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Updated from 1:35 p.m. EDT

Lowering the price range and delaying the trading of an initial public offering several times is never a good sign, especially when those factors are compounded by a change of underwriter. It also doesn't help when the company is under severe pressure of forfeiting additional financing if it doesn't go public by the end of the month.

Thus, it was almost no surprise when shares of

Divine InterVentures


, a provider of capital and management for business-to-business e-commerce firms, opened below their offering price Wednesday.

Finally priced at $9 a share, the bottom of its revised range of $9 to $10, the issue of 14.285 million shares were trading down 1 7/32, or 14%, at 7 25/32 Wednesday afternoon. Divine InterVentures finished down 1 7/32, or 14%, at 7 25/32.

"It really needed short-term financing," said George Nichols, a stock analyst at

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. "Since the offering's completed, it helps toward that goal. But it lowered its range and now it's trading below that. It's been labeled as damaged goods and may continue to languish in the after-market."

The company, based in Lisle, Ill., filed for its IPO on Dec. 15. Since then, B2B enterprises and Internet incubators have fallen out of favor, with many potential investors concerned about Divine's limited track record and its dependence on unproven start-ups. Thus, it may be no surprise that the offering has been delayed seven times already, with the range decreased from its high of $13 to $15 a share.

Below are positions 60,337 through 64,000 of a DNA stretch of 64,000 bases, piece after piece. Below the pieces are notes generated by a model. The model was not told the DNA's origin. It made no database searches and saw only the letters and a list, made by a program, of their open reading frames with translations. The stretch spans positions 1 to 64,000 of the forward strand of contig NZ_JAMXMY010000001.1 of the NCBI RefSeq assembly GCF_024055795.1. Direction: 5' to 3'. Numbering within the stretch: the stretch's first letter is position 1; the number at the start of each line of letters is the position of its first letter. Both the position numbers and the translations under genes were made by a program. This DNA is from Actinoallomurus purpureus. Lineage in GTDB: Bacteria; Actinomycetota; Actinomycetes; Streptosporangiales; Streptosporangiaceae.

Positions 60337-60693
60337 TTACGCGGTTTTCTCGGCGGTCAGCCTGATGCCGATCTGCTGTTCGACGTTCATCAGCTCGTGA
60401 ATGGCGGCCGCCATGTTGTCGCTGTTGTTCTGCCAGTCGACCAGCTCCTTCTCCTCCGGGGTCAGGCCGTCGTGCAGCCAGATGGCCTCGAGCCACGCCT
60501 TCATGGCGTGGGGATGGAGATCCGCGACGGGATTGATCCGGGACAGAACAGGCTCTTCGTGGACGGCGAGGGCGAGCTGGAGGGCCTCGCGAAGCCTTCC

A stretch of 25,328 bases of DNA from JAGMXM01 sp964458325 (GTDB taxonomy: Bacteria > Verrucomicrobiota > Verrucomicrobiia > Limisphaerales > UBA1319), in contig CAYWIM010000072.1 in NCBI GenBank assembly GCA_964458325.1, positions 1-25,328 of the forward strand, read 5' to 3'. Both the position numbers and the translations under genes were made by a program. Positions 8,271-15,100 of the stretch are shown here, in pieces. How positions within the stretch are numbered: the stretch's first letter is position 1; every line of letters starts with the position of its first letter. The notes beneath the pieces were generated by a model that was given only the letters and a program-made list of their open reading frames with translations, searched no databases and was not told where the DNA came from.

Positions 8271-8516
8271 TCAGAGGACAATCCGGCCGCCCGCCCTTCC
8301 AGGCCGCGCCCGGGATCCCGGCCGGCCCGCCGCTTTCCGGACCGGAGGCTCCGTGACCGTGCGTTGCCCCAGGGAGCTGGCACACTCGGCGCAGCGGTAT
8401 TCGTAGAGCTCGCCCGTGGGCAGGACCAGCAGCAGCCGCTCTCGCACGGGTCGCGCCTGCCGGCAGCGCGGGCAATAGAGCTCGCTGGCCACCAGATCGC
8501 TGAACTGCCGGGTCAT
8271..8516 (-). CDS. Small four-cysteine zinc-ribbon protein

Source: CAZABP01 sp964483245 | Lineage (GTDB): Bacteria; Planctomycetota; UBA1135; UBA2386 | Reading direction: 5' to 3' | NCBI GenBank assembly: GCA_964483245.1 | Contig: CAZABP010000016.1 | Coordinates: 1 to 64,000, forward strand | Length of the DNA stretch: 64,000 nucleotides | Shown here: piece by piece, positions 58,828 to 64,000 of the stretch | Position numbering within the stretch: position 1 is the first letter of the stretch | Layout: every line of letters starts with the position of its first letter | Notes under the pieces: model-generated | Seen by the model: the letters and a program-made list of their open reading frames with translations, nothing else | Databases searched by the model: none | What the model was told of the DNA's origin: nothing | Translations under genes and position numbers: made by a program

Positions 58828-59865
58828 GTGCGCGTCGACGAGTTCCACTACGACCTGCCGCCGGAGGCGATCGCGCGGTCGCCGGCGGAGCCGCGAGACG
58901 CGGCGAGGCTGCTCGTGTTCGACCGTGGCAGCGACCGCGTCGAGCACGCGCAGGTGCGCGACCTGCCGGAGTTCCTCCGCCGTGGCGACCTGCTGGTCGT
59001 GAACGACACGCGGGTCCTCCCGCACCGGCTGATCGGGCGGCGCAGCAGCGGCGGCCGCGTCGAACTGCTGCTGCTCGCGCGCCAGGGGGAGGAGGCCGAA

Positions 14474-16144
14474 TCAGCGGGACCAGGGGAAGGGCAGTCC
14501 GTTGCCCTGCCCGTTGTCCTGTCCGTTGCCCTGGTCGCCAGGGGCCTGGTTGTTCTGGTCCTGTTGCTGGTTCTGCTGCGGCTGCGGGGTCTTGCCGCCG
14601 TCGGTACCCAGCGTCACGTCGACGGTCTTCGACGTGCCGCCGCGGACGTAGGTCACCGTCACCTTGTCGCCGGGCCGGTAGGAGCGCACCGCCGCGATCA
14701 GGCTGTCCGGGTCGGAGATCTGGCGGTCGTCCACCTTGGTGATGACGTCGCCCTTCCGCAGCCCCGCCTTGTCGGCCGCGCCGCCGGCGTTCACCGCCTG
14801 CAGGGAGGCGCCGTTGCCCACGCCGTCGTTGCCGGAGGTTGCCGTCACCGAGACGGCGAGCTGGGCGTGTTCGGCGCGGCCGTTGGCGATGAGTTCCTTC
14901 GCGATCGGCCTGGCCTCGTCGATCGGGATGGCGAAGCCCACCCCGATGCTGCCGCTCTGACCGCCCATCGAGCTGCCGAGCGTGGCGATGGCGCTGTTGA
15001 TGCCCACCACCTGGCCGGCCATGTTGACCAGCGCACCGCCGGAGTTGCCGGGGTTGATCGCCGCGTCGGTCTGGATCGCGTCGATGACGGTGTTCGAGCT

The number of shares offered to the public was also reduced. Initially, Divine expected to sell 50 million shares in the range of $6 to $8. Then, in April, 15.9 million shares were added to the offering. On June 5, the company finally decided to sell about 36 million shares, with 14.285 million going to the public.

Robertson Stephens

is the lead underwriter of the deal, though

Credit Suisse First Boston

was the initial underwriter before Divine's chief executive, Andrew Filipowski, went with an underwriter that said it could bring the company public more quickly. That was an ironic move, in light of the subsequent delays.

"Its urgency centered around boosting its cash for investing in startups and providing a morale boost for employees loaded with stock options -- much needed in the wake of recent layoffs," Nichols wrote in a report last month. "Despite these motives, though, it's still extremely risky for Divine to forge ahead with the offering in this rough market."

Even though Divine had $212 million in cash and marketable securities at the end of March, it is burning through $15 million of cash a quarter and needs the financing promised to it if it went public by the end of July.